How Operating Systems Work

By: Curt Franklin & Chris Pollette

Processor Management

The heart of managing the processor comes down to two related issues:

  • Ensuring that each process and application receives enough of the processor's time to function properly
  • Using as many processor cycles as possible for real work

The basic unit of software that the operating system deals with in scheduling the work done by the processor. Applications contain at least one process, and within each process there is at least one thread. Threads execute parts of the process code and operating systems m anage units even as small as threads, assigning the resources they need to function properly.


It's tempting to think of a process as an application, but that gives an incomplete picture of how processes relate to the operating system and hardware. The application you see (word processor, spreadsheet or game) is, indeed, a process, but that application may cause several other processes to begin, for tasks like communications with other devices or other computers. There are also numerous processes that run without giving you direct evidence that they ever exist. For example, an operating system can have dozens of background processes running to handle the network, memory management, disk management, virus checks and so on.

A process, then, is software that performs some action and can be controlled — by a user, by other applications or by the operating system.

It is processes, rather than applications, that the operating system controls and schedules for execution by the CPU. In a single-tasking system, the schedule is straightforward. The operating system allows the application to begin running, suspending the execution only long enough to deal with interrupts and user input.

Interrupts are special signals sent by hardware or software to the CPU. It's as if some part of the computer suddenly raised its hand to ask for the CPU's attention in a lively meeting. Sometimes the operating system schedules the priority of processes so that interrupts are masked — that is, the operating system ignores the interrupts from some sources so that a particular job can be finished as quickly as possible. Some interrupts (such as those from error conditions or problems with memory) are so important that they can't be ignored, such as the delivery of a message to you pointing out the battery in your laptop running out. These non-maskable interrupts (NMIs) must be dealt with immediately, regardless of the other tasks at hand.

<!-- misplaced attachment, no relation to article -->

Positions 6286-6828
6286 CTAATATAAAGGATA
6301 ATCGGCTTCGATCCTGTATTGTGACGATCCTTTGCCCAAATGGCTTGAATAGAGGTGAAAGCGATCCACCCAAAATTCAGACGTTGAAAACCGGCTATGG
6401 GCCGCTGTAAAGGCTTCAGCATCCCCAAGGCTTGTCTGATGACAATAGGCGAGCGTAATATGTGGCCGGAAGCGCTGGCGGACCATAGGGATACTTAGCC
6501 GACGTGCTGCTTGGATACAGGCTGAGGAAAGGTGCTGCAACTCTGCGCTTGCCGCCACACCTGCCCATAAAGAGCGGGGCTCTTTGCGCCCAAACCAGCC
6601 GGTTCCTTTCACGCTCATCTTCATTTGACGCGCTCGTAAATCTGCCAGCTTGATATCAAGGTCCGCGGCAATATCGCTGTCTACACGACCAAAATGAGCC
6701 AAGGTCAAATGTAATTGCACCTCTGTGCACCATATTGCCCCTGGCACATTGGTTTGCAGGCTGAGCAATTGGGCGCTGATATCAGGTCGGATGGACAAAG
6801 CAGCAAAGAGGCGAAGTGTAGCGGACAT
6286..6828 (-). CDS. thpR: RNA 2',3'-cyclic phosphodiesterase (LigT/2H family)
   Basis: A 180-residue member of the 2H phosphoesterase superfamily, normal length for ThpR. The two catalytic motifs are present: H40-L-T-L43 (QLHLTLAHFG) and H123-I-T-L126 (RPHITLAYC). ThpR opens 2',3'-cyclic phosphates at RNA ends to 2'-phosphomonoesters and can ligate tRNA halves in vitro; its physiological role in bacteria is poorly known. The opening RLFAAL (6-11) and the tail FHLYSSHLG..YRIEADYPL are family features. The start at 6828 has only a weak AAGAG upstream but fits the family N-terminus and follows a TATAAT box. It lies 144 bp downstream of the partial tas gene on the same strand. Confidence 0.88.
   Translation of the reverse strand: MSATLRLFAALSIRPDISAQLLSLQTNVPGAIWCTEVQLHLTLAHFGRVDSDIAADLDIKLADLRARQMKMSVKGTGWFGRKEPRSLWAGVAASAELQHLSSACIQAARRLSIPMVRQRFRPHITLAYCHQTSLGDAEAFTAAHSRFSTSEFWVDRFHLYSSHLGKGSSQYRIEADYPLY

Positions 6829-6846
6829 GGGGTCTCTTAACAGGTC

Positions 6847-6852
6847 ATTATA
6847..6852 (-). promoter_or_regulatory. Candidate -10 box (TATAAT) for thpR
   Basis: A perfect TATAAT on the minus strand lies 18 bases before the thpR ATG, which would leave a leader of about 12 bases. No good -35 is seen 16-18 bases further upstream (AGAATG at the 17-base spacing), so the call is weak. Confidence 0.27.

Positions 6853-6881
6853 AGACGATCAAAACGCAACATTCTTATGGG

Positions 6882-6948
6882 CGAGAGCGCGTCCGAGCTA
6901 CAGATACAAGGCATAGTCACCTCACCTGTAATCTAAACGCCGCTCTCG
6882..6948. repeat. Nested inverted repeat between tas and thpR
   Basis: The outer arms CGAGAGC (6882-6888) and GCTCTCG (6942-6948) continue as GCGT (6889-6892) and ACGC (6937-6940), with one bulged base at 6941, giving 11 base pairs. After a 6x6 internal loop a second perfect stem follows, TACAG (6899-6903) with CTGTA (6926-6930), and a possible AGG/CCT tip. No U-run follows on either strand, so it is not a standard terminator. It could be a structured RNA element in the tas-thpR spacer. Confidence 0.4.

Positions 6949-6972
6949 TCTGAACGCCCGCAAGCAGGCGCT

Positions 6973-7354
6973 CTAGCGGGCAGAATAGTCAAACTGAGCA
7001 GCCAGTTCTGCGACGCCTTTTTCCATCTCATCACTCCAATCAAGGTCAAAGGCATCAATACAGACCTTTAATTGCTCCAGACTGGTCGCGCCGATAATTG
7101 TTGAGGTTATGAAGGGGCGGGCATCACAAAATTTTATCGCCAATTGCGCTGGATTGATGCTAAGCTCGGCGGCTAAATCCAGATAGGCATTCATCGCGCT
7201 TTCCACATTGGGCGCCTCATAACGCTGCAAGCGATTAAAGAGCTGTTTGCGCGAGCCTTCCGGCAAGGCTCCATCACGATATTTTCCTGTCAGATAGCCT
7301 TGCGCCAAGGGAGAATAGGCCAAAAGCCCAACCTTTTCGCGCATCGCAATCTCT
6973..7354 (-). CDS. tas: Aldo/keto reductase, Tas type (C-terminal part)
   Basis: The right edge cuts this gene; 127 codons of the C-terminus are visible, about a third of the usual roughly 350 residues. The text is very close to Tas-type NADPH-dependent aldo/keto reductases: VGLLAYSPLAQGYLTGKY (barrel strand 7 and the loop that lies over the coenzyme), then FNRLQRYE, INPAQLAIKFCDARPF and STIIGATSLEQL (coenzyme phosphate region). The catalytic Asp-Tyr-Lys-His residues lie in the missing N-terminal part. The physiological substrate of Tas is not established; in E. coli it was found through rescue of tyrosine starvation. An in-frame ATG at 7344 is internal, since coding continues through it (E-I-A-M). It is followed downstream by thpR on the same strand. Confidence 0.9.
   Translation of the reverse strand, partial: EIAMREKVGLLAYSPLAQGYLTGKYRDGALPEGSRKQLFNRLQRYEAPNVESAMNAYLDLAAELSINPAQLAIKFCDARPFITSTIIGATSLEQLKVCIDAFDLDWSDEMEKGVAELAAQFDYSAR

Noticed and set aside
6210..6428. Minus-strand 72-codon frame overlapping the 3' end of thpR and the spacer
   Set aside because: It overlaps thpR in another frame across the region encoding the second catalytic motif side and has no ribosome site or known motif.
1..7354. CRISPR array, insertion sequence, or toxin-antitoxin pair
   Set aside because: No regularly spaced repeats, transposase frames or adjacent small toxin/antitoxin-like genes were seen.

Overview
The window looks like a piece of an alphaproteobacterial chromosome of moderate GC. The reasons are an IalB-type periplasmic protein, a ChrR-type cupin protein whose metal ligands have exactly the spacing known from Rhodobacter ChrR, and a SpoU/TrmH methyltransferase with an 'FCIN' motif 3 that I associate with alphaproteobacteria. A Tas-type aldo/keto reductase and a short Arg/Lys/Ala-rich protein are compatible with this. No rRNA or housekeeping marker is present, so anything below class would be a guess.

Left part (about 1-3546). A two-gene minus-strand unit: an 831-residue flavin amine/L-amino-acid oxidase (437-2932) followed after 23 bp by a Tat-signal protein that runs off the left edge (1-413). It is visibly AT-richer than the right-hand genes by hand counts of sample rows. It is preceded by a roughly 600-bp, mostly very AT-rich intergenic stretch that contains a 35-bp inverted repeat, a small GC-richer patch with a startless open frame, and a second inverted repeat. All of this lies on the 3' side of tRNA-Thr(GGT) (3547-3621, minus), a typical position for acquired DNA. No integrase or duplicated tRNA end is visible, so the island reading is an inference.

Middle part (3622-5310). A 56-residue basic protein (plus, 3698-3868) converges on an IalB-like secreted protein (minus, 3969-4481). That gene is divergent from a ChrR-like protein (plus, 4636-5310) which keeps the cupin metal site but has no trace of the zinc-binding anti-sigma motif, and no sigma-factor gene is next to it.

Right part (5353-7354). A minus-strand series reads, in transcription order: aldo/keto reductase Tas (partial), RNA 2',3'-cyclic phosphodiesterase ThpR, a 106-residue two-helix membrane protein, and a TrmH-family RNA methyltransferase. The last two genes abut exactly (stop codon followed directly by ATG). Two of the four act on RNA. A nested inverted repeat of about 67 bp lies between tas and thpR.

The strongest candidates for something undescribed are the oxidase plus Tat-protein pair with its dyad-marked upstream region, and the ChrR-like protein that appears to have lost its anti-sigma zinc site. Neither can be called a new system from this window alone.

While interrupts add some complication to the execution of processes in a single-tasking system, the job of the operating system becomes much more complicated in a multitasking system. Now, the operating system must arrange the execution of applications so that you believe that there are several things happening at once. This is complicated because each CPU can only do one thing at a time. Today's multicore processors and multiprocessor machines can handle more work, but each processor core is still capable of managing one task at a time.

To give the appearance of lots of things happening at the same time, the operating system has to switch between different processes thousands of times a second. Here's how it happens:

  • A process occupies a certain amount of RAM. It also makes use of registers, stacks and queues (forms of computer storage) within the CPU and operating-system memory space.
  • When two processes are multitasking, the operating system allots a certain number of CPU execution cycles to one program.
  • After that number of cycles, the operating system makes copies of all the registers, stacks and queues used by the processes, and notes the point at which the process paused in its execution.
  • It then loads all the registers, stacks and queues used by the second process and allows it a certain number of CPU cycles.
  • When those are complete, it makes copies of all the registers, stacks and queues used by the second program, and loads the first program.